Internal documents suggest that T-Mobile will require many of its customers to buy new a new phone by January 2021. The documents, obtained by Android Police, indicate that phones that don't support 4G voice over LTE (VoLTE) features are on the chopping block. After January 2021, devices that aren't compatible with that service on the network will stop working.
The change will also be coming to MVNO Metro by T-Mobile. And, presumably, it will affect users on other MVNOs that are using T-Mobile's network. That would include companies such as Google Fi, Ting, Mint Mobile, and Consumer Cellular. For those who are on Sprint, the change won't be as damaging since its certification of devices has included a VoLTE requirement for several years now. Sprint explicitly blocks any device that hasn't been certified.
T-Mobile customers should start looking for a new phone now but shouldn't be caught off guard
T-Mobile isn't the only company that's forcing its customers over to new devices but it does at least appear better-prepared for this. While the company currently allows on any device that's compatible with its network, that's going to change. As of August 4, no new activations will be possible if the phone in question isn't certified to support 4G LTE and VoLTE. And up until 2021, those devices previously activated will continue working.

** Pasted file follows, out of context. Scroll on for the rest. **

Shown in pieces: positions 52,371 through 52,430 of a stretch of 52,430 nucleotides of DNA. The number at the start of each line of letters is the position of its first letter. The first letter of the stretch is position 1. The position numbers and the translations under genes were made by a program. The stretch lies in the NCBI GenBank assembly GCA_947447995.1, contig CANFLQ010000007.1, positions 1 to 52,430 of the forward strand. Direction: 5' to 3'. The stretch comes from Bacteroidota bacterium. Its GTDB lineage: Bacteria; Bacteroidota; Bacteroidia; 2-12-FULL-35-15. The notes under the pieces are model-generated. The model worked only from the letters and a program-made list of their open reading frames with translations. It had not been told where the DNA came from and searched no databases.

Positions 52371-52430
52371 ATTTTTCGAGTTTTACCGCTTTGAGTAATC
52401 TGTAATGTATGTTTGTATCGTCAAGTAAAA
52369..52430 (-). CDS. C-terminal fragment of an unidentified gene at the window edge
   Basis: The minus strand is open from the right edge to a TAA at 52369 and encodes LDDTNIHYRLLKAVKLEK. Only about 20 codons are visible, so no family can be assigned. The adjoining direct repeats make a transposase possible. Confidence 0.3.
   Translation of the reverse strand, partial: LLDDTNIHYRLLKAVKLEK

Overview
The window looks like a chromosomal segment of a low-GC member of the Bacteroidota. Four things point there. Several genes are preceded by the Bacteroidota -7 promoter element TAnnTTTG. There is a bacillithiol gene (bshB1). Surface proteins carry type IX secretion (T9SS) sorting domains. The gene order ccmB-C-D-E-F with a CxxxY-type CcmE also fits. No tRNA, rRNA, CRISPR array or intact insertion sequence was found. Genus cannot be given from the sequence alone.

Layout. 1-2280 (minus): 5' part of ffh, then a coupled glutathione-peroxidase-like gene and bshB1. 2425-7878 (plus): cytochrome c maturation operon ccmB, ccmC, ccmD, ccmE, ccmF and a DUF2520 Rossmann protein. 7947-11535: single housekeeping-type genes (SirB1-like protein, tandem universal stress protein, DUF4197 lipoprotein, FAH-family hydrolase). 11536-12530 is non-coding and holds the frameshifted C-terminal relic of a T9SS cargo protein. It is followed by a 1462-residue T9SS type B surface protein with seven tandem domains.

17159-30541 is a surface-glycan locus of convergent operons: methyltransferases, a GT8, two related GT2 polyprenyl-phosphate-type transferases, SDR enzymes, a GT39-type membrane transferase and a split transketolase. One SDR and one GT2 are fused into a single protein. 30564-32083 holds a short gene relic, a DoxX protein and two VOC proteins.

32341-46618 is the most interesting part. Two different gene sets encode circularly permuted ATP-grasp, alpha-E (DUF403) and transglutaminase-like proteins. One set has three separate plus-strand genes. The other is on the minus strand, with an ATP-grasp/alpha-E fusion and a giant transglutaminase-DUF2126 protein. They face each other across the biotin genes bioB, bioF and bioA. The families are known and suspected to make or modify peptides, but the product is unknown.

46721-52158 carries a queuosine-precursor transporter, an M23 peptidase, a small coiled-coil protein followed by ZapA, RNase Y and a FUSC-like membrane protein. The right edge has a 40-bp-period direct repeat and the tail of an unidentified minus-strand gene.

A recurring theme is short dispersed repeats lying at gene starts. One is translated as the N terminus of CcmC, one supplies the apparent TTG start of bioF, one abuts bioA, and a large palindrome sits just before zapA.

All of the devices that the carrier currently offers, conversely, support the technology.
T-Mobile also plans to reach out to customers who will need a new phone by 2021. Text messages detailing the change will start rolling out in "the near future." Those will arrive only for those who are affected. But that doesn't mean users will be getting any special discounts. The company will be advising front-line workers to use its available BYOD tool to determine whether devices will work.
But workers have been told to use "existing device offers and pricing."
Why is T-Mobile doing this?
The move appears to be driven by similar motivations to other carriers. Namely, that's to consolidate network bands to support current and upcoming technologies. That would mean repurposing 2G and 3G bands to support 4G LTE and 5G. So the move will ultimately be good news for customers. T-Mobile and AT&T have both begun plans along those lines and both are technically now offering nationwide 5G.